Rom. 8:28 And we know that all things work together for good to them that love God, to them who are the called according to his purpose.

 

It is interesting, however, to note that the writer makes note of the importance of running with patience as well.  The life of a believer is more to be compared to a marathon—not a sprint.  The Greek for patience states:  cheerful (or hopeful) endurance, constancy…patient continuance (waiting).”  In other words, it’s a reference to our attitude, our mindset as we run the designated course.  As I thought about that in connection with the verses in 1Corinthians, it made more sense.  Paul states that there is one winner in a race, and that we are to run to win.  Considering that we are all running on a different race course, we can all be winners.  And every true person of faith will be a winner.  How can I say this?  Because the fruition of true faith is the work of Christ in the individual.

Phil. 1:6 Being confident of this very thing, that he which hath begun a good work in you will perform it until the day of Jesus Christ:

 

I was about to move on to the next verse when I noticed that the race is before us.  We are not to be focused on what is in the past; we are to focus on what’s ahead.

 

Heb. 12:2 Looking unto Jesus the author and finisher of our faith; who for the joy that was set before him endured the cross, despising the shame, and is set down at the right hand of the throne of God.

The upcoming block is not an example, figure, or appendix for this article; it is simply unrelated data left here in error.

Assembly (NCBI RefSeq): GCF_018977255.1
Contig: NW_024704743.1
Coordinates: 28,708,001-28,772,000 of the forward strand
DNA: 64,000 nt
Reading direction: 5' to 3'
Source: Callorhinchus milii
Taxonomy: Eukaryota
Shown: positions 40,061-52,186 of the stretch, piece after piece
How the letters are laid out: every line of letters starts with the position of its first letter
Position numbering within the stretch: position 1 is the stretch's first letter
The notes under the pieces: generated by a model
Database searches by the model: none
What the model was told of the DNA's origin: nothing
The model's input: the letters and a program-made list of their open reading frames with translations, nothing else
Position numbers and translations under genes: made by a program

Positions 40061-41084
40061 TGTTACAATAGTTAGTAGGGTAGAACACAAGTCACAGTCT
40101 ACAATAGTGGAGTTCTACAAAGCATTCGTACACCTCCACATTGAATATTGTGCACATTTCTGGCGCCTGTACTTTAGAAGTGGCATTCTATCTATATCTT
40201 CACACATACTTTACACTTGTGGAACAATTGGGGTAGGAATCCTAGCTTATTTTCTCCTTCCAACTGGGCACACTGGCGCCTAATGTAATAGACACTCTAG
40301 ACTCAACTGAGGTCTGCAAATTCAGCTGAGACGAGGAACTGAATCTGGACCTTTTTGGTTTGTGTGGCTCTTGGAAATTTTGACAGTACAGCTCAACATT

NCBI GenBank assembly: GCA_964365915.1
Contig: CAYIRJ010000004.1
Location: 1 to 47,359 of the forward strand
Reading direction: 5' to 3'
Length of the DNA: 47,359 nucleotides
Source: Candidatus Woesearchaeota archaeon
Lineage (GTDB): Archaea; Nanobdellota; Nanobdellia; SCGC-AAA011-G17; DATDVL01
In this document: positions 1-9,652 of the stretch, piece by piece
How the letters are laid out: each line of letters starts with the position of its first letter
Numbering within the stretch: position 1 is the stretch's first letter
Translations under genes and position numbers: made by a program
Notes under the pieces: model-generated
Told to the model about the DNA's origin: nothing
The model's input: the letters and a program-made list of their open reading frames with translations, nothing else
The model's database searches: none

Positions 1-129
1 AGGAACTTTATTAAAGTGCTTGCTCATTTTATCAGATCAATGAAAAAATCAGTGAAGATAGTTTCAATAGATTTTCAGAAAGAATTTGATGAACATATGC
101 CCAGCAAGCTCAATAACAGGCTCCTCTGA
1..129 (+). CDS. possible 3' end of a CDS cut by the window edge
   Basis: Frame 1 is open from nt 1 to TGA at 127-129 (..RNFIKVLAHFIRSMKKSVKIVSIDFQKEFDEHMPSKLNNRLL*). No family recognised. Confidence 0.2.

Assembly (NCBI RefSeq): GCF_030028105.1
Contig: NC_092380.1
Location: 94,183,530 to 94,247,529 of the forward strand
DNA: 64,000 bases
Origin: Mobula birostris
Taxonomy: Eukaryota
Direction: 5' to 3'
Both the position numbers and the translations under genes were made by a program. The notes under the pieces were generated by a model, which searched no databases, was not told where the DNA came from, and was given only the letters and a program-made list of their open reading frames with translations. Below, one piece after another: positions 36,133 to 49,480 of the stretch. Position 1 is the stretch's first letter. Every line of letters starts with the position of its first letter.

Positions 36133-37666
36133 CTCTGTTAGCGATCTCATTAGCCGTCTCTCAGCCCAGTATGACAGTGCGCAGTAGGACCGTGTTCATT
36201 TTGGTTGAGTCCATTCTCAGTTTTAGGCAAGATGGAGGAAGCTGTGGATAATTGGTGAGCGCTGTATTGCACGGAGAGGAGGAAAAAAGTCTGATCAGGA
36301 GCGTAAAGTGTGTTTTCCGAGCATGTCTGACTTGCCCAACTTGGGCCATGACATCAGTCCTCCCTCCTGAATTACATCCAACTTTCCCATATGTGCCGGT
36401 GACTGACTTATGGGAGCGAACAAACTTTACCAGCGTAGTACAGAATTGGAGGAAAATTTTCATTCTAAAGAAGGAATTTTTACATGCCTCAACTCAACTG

In fact, the writer gets more specific as to our focus; it is to be on Jesus—the Author and Finisher of faith.  This gives emphasis to the truth of the verse in Philippians quoted above. 

 

author” = chief leader, captain; Webster: The beginner, former, or first mover of anything; hence, the efficient cause of a thing; a creator; an originator.

 

finisher” = completer, from root that includes perfecter; Webster: One who finishes, puts an end to, completes, or perfects…for the workman who gives a finishing touch to the work, or any part of it, and brings it to perfection.

 

This again gets into an area that I will probably only ever have a glimmer of understanding this side of heaven.  The scripture is clear that our Creator sovereignly chose to empower man with a will and holds him accountable to his choices.  Scripture just as surely teaches that God is not willing that any should perish. 

Ezek. 18:20 The soul that sinneth, it shall die. The son shall not bear the iniquity of the father, neither shall the father bear the iniquity of the son: the righteousness of the righteous shall be upon him, and the wickedness of the wicked shall be upon him.

Ezek. 18:32 For I have no pleasure in the death of him that dieth, saith the Lord GOD: wherefore turn yourselves, and live ye.

 

2Pet. 3:9 The Lord is not slack concerning his promise, as some men count slackness; but is longsuffering to us-ward, not willing that any should perish, but that all should come to repentance.